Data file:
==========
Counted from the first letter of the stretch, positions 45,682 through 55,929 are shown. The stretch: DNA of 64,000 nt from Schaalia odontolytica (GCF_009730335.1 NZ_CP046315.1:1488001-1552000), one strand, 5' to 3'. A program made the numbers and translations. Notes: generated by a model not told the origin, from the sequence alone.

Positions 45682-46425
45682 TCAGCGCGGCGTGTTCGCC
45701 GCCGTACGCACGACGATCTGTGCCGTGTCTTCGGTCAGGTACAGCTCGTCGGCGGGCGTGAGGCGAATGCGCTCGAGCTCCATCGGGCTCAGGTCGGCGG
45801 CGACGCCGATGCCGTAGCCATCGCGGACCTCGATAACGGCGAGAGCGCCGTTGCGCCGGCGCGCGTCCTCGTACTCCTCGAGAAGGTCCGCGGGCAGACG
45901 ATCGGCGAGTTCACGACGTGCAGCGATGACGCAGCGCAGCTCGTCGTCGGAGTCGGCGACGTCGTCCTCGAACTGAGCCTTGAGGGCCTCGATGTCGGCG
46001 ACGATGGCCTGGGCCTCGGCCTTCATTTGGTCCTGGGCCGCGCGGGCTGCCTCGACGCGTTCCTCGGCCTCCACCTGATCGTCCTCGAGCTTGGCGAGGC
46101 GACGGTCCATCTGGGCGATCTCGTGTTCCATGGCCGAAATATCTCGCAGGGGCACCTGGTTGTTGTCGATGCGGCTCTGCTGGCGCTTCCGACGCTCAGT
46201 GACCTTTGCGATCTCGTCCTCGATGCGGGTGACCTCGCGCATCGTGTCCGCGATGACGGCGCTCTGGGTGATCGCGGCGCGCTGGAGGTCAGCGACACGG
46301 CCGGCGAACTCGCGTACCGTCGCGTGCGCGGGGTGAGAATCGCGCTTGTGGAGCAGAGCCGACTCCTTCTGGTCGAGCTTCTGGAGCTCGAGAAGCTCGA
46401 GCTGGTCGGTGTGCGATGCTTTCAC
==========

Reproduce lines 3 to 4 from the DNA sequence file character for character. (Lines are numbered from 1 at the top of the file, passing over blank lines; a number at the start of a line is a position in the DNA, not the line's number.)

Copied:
45682 TCAGCGCGGCGTGTTCGCC
45701 GCCGTACGCACGACGATCTGTGCCGTGTCTTCGGTCAGGTACAGCTCGTCGGCGGGCGTGAGGCGAATGCGCTCGAGCTCCATCGGGCTCAGGTCGGCGG